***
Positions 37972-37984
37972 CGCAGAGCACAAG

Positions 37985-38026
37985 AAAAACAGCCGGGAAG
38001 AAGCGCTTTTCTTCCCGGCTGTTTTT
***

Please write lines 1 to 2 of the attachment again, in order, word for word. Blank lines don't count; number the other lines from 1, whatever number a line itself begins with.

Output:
Positions 37972-37984
37972 CGCAGAGCACAAG